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Gastroenterology Research and Practice
Volume 2015 (2015), Article ID 314158, 8 pages
Review Article

Gastric Collision Tumors: An Insight into Their Origin and Clinical Significance

11st Department of Surgery, University of Athens, Laiko Hospital, 17 Agiou Thoma Street, 11527 Athens, Greece
2The Institute of Cancer Research and the Royal Marsden Hospital, 15 Cotswold Road, London SM2 5NG, UK

Received 19 November 2014; Revised 13 January 2015; Accepted 14 January 2015

Academic Editor: Paolo Gionchetti

Copyright © 2015 Adamantios Michalinos et al. This is an open access article distributed under the Creative Commons Attribution License, which permits unrestricted use, distribution, and reproduction in any medium, provided the original work is properly cited.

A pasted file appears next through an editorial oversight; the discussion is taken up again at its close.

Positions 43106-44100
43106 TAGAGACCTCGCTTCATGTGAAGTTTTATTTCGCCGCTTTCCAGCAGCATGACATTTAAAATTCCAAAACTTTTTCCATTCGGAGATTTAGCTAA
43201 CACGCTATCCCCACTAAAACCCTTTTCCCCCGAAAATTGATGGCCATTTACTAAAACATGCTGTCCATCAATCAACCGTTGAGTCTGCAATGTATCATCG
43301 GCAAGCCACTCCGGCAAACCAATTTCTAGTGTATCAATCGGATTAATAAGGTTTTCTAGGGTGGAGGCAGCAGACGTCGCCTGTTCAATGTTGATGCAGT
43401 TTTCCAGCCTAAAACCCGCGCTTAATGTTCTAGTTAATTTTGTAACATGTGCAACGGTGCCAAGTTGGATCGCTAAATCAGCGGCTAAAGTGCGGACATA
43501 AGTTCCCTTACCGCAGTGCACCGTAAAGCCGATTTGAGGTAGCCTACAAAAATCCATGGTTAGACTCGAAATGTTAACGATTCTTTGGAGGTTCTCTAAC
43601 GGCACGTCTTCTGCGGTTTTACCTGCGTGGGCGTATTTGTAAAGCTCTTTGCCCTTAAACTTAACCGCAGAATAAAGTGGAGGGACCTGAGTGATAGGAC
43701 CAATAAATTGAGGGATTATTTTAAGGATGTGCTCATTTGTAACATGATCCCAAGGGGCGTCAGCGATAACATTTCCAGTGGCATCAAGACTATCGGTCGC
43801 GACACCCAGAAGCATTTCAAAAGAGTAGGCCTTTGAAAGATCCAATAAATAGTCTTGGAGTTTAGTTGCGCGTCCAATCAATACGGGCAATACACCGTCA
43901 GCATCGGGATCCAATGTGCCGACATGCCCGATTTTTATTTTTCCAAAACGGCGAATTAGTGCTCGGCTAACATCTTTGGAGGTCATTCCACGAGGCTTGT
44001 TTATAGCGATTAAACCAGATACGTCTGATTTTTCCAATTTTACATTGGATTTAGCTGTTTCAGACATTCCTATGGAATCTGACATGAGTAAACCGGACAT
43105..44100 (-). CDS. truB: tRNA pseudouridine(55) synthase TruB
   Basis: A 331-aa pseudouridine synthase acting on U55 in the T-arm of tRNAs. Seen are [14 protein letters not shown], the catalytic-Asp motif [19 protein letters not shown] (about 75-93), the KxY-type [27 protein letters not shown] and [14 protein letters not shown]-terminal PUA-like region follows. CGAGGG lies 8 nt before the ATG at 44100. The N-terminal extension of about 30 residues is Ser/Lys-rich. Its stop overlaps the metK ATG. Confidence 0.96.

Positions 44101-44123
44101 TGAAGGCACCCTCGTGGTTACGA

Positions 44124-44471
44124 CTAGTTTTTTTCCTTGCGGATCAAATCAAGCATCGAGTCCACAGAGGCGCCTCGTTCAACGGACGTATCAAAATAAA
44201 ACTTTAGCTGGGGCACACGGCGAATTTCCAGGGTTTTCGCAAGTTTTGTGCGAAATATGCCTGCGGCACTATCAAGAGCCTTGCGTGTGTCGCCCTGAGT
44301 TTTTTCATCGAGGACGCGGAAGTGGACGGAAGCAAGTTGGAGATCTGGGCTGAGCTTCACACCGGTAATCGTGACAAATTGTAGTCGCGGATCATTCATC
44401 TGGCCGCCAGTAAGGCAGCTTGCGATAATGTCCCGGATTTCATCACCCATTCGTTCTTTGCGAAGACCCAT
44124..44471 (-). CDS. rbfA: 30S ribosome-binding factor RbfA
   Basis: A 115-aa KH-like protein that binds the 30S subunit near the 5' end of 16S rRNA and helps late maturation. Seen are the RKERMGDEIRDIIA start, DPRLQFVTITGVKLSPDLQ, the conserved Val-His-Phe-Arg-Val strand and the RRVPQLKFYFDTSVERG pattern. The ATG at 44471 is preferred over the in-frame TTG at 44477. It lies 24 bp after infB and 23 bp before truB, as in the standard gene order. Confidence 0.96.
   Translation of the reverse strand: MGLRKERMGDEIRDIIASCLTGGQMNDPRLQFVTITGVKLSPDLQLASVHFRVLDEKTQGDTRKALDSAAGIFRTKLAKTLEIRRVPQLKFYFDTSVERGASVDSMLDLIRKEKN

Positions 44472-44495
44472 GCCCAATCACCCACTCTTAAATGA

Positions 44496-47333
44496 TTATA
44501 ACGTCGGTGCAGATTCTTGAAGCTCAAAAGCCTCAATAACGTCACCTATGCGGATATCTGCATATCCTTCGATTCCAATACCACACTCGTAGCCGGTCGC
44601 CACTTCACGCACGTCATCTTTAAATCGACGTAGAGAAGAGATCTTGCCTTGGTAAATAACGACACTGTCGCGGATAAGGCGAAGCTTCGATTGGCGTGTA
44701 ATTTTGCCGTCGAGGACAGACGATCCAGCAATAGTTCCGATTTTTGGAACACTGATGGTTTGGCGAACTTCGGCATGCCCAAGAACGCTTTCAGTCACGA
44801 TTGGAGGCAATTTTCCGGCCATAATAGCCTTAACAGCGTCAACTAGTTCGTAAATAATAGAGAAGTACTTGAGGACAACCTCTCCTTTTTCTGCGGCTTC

Collision tumors are rare neoplasms displaying two distinct cell populations developing in juxtaposition to one another without areas of intermingling. They are rare entities with only 63 cases described in English literature. Tumors encountered are gastric adenocarcinomas colliding with lymphomas, gastrointestinal stromal tumors, squamous cell carcinomas, and neuroendocrine tumors. Their cell origin is obsolete by the time of diagnosis. Different tumorigenesis theories have been suggested to explain their behavior, yet none has managed to provide satisfactory explanation for all cases. Clinically they are indistinguishable from the dominant tumor. Lack of data does not allow detailed assessment of their behavior yet they seem aggressive neoplasms with dismal prognosis. The majority of cases have been diagnosed postoperatively during histologic examination of specimens. There are no guidelines or concrete evidence to support best way of adjuvant or other types of treatment. However, these rare neoplasms might help in unlocking secrets of cancer behavior including tumorigenesis, differentiation, and adhesion and thus clinicians should be aware of their existence.